Qween Amor: Union Square dancer has a message of love, freedom - Metro US

Qween Amor: Union Square dancer has a message of love, freedom

On Tuesday evening at rush hour, Qween Amor stood out in a coffee shop near Union Square. The 25-year-old was dressed to dance in a ladder of thin black strings that just barely formed a halter top, pink lamé leggings, a black and pink headscarf and a $40 black puffer coat from Burlington Coat Factory donated by a generous stranger.

The young dancer, who prefers to only go by Qween Amor, does not identify with a gender and prefers the pronoun s/he. Amor has become something of a fixture at the Union Square subway station, where a few times a week s/he twirls and lip-syncs to pop songs in little else but high heels, and maybe a unicorn hat or devil horns. Amor’s performances always draw a massive crowd of passersby taking photos and videos on their phones. Sometimes, the commotion is so great that police officers ask the dancer to leave.

Amor moved to New York by way of Washington, D.C. S/he left Orlando, Fla., after the triple whammy of dropping out of community college, losing a job and getting dumped by a live-in boyfriend.

“I was at a crossroads – I could rebuild and finish my degree or do something different,” Amor said. “My life was falling apart and I was having serious revelations about my spirituality, and finding a connection with music and the universe.”

Amor decided to pursue a new dream: S/he wanted to dance and travel the country. Amor lived out of a van for several months in D.C. until the van, too, failed.

“My van blew up and caught on fire, and because I needed to make money, I started this street show in D.C. and I thought, ‘Maybe I can make more money in New York,’” Amor said.

Amor’s instinct proved to be correct. S/he took a bus to New York last February with just $60, an amp, a backpack full of clothes and some dance moves.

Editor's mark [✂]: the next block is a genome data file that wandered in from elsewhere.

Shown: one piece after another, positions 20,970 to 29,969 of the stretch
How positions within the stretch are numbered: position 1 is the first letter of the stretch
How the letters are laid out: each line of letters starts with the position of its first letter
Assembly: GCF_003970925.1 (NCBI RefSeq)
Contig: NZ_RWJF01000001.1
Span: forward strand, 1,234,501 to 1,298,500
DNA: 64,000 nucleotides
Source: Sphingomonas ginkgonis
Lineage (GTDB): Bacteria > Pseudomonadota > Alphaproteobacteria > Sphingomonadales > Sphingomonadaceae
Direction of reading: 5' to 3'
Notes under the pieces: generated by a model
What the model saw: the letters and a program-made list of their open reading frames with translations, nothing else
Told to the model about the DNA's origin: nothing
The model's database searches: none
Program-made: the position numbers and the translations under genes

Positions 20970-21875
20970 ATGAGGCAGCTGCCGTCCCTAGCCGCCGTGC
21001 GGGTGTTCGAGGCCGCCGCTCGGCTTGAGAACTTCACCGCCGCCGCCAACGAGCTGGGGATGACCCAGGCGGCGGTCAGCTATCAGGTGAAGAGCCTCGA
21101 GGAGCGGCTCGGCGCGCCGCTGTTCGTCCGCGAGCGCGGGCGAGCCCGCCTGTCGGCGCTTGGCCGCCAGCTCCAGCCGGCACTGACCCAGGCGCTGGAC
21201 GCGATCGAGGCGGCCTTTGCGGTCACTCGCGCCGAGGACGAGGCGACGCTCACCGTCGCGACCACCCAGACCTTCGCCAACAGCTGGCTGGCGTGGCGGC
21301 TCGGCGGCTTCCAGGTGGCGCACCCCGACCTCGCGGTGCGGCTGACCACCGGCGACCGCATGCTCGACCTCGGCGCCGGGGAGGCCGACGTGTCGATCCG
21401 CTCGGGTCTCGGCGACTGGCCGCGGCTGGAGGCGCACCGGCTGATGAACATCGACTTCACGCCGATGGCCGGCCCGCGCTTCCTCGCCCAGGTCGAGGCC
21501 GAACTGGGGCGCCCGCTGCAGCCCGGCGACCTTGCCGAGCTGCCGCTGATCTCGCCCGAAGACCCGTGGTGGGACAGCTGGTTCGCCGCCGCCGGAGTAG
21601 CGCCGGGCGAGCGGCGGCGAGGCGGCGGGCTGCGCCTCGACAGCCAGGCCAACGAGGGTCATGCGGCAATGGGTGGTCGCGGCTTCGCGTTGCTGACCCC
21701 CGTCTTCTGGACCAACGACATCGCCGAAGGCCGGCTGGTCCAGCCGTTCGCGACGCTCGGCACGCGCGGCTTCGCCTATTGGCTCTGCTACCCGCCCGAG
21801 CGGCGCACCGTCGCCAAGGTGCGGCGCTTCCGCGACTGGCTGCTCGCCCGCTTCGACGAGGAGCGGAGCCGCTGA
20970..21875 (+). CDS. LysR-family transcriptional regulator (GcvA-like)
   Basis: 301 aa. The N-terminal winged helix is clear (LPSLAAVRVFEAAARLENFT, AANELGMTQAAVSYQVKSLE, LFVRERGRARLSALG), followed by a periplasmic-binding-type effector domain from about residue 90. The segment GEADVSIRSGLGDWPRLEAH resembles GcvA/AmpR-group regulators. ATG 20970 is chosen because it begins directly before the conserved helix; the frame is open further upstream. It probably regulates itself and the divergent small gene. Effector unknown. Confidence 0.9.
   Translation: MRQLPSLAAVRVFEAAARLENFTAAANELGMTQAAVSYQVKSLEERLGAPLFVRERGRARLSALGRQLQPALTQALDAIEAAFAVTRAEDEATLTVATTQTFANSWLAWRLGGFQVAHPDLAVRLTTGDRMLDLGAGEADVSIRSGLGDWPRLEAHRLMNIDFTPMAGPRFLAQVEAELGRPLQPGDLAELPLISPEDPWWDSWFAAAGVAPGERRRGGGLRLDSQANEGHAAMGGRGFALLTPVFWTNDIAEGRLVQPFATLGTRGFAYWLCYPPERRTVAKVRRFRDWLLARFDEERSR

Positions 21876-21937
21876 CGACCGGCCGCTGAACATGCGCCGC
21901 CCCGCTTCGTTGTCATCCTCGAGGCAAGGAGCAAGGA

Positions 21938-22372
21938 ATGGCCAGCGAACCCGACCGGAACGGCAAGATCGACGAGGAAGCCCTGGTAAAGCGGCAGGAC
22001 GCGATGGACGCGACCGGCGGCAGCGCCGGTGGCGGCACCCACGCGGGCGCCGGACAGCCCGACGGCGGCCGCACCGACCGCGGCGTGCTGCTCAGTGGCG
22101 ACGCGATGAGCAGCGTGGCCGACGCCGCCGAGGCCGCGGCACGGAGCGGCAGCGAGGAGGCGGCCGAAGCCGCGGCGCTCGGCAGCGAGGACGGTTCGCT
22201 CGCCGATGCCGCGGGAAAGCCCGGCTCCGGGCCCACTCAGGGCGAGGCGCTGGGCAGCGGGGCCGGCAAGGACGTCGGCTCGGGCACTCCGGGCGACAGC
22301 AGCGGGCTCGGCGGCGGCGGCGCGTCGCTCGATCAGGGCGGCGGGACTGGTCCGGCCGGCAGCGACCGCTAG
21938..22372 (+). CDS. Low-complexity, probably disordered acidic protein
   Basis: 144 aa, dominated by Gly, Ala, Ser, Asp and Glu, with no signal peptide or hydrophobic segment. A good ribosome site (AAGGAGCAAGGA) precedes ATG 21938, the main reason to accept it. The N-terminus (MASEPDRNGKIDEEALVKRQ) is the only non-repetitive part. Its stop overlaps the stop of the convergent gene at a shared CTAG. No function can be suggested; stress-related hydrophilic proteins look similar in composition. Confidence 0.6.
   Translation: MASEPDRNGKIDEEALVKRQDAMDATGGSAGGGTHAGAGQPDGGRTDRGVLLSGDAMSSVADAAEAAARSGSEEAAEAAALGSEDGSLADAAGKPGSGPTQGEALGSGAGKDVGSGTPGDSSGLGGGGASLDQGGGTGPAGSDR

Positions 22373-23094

“The first time I danced, I made $150,” s/he said.

But the money s/he earned from dancing on street corners and in subway stations still wasn’t enough to both pay rent and save money for a new van, Amor said. S/he opted for the latter and slept on park benches until the winter, when s/he spent the night in subway cars instead. Just a month ago, a Facebook friend offered to let Amor stay in his spare room in Jackson Heights in exchange for some housework and $50 a week.

“Now, instead of worrying about surviving every day, I can put it toward my tour,” Amor said.

Amor said that s/he could make nothing at all or up to $200, depending on the crowd and whether the police say s/he should leave. Sometimes, Amor makes money as a sex worker.

“I don’t feel guilty or ashamed,” Amor said. “For me, it’s an easy way to make quick money. It’s not pleasing and it doesn’t make me happy, but it gets me by.”

Amor added that s/he refuses to take a traditional job and work for minimum wage.

Amor’s dream is to save enough money so s/he can buy a van and dance through California, and then the Bible Belt.

“I want to start in front of the Westboro Baptist Church,” s/he said. “I’m tired of scrolling through Facebook and seeing people using God to justify bigotry – I want to fight that ignorance.”

Amor said s/he has a message to spread: “Love and freedom and beauty and spirit is not something we speak about. Words can’t convey what love or freedom is – people still don’t get it. But I can sing it and I can dance it and show what it is to be free.”

It hasn’t been easy to spread the message. Last May, Amor was assaulted and told Metro s/he has even been called the devil by some people. But these setbacks haven’t stopped Amor.

“Am I supposed to stop doing what I love to comfort other people’s ignorance, or keep doing what I’m doing and love who I am?” s/he asked.

Amor often thinks about giving up, but fends off doubt by reading a notebook filled with encouraging comments from audience members and listening to music.

“There’s no guarantee I’m going to have a situated life by 30,” s/he said. “How long am I going to be homeless? I don’t want to be on street corners by the time I’m 40. I want to have elaborate theatrical shows.”

Still, Amor said s/he has no real intentions of giving up.

“Until my body tells me I can’t dance, I’m going to dance all over the world,” Amor said. S/he hopes to raise enough funds through dancing and a GoFundMe campaign to buy a van this spring or summer, but plans to return to New York one day – at least for a visit.

“When I leave New York and develop my name and come back, it will be more beautiful to me than what it is now.” Amor said.

Follow Andrea Park on Twitter: @andreapark

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